Nepal’s shortsighted view-tower craze
Politicians at all three levels of government in Nepal appear to be racing against time to build a concrete view-tower on every mountain in the country, and a gate outside every town.
It is not just a problem of misguided priorities, politicians know exactly what they are doing by putting up these non-essential monstrosities. It is kickbacks that are lubricating these contracts.
So, instead of expanding health posts and hospitals, retrofitting school buildings to make them seismic resistant, or ensuring safe drinking water supply, elected people’s representatives are squandering taxpayer money on useless structures.
“Nepal’s elected officials have clearly failed to address the true needs of the people, and are wasting money to line their own pockets,” the former official at the Ministry of Federal Affairs Purshottam Nepal puts it bluntly.
It is not just view-towers, but high rises in the middle of nowhere, enormous statues of gods and saints, outsized cement replicas of fruits and products municipalities are famous for, and elaborate gates at the entrance of every town or village.
A 80m high statue of the saint Byas is being constructed in Tanahu district at a cost of Rs450 million in the hope of attracting pilgrims to a place where the holy man was supposed to have meditated.
In Morang, the Sundar Haraicha Municipality has started building the world’s biggest statue of a cow, lavishing nearly Rs1 billion in the project.
Near Kathmandu, Kirtipur Municipality has already spent Rs37.5 million to build Manjushree Park and statue at Chobhar. It is soon planning to build one for Kirti Laxmi as well at a cost of Rs8 billion.
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But Manjushree, Vyas and Kirti Laxmi are mythical figures. There is no historical proof that they actually existed.
Says culture expert Basanta Maharjan: “There is no information or physical description of any of these characters for us to be building enormous statues with their imaginary features.”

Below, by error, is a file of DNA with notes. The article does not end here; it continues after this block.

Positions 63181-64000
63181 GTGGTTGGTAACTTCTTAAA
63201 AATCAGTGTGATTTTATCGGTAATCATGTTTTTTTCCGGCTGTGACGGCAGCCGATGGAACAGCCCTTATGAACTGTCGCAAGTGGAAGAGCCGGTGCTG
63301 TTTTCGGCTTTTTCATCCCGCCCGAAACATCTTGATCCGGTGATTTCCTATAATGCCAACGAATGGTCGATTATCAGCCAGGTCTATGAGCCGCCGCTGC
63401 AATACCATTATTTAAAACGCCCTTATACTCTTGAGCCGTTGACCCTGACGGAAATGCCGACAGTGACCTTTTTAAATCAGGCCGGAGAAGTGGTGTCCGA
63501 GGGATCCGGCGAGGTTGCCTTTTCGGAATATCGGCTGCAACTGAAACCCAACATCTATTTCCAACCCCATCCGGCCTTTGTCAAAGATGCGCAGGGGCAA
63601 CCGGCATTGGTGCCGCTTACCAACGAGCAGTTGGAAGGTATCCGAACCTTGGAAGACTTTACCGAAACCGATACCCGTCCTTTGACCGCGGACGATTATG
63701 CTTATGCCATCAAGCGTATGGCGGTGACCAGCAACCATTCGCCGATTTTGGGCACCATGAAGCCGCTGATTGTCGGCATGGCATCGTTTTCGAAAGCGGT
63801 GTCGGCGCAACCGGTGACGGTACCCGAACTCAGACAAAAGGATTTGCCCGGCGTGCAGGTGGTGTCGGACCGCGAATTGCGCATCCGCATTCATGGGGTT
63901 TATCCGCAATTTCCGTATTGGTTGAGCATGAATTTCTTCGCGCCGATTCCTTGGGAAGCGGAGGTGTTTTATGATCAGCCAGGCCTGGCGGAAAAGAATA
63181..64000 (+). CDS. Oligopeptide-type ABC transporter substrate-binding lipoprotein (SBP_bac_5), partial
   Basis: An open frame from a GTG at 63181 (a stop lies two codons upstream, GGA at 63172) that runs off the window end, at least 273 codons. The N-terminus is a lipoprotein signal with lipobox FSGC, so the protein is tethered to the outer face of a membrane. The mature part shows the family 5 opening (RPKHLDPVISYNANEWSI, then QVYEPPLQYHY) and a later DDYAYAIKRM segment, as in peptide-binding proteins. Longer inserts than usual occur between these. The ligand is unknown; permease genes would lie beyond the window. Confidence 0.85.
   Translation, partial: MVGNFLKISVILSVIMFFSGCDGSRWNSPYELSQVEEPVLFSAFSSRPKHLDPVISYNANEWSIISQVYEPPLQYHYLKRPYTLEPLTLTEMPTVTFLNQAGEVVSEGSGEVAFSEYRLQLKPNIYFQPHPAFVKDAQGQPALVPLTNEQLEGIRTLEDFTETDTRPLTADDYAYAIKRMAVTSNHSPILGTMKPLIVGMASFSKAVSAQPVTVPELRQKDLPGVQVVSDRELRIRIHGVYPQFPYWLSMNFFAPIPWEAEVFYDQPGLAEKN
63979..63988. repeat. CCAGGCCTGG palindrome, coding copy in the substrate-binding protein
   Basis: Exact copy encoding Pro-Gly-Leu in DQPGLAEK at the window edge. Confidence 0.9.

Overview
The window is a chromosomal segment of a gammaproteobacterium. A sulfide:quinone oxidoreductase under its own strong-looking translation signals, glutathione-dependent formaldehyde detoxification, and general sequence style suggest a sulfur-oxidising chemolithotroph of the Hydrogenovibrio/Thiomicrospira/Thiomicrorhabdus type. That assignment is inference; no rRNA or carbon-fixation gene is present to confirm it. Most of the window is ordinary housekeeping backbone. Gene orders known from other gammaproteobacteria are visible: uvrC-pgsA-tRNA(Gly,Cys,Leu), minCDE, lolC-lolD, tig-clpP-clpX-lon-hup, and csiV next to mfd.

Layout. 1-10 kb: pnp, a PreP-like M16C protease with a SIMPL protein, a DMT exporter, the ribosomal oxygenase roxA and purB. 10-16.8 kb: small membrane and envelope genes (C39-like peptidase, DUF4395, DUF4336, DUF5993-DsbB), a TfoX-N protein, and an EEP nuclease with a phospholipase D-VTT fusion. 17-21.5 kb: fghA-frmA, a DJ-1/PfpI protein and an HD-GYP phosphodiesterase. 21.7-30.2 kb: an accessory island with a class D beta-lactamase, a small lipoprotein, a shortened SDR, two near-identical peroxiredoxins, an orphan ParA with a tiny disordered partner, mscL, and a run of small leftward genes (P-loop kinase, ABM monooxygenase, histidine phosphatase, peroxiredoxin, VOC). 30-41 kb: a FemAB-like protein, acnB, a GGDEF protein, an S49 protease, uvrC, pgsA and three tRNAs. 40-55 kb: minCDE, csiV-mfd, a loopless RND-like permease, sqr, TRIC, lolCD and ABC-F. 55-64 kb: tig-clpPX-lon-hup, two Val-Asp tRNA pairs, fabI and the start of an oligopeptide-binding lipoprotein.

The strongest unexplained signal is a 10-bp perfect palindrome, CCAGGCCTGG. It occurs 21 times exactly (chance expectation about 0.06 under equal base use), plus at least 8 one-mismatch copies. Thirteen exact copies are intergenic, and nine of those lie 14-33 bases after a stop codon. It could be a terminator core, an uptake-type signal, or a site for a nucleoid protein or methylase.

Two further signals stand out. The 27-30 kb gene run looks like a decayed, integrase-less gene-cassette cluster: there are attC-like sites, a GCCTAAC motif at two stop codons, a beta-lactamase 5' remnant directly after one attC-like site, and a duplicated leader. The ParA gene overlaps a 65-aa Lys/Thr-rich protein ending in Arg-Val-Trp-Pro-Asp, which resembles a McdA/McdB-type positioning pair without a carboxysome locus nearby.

It is not just local government leaders that are at fault. They are just following the example of megalomaniac national leaders bent on leaving a permanent legacy.
Former prime minister K P Oli set the stage by laying the foundation stone for a Rs2.5 billion view-tower project in Jhapa’s Damak last year. His rival Pushpa Kamal Dahal of the Maoist Centre was not far behind and inaugurated a $6 billion view-tower on a mountain top in Rolpa commemorating guerrillas killed during the insurgency.
It was the Rolpa tower that thrust the view-tower building spree into sharp national focus with banner headlines in newspapers, and netizens pouring ridicule at the extravagance of building these edifices when adjoining government schools do not have proper classrooms and latrines.
Bagmati Province has allocated Rs180 billion for over a dozen view-towers projects across central Nepal this year. Gandaki Province has budgeted Rs176 million to develop 44 tourist destinations, most of which will have view-towers on already lofty peaks.
Province 1 has allocated a whopping Rs10 billion from its budget for view-towers in 16 sites across eastern Nepal. Even Madhes Province, which is in the Tarai, is putting up a view-tower on Narayan Danda overlooking the plains of Sarlahi district.
To many, it appears like local governments have run out of places to dig new and poorly-engineered roads and have been attracted by erecting view-towers to impress voters before elections this year.
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Lumbini Province, location of the birthplace of the Buddha, has allotted Rs20 million for statues of the Kanakamuni and Krikumuni avatars of the Buddhas in Kapilvastu.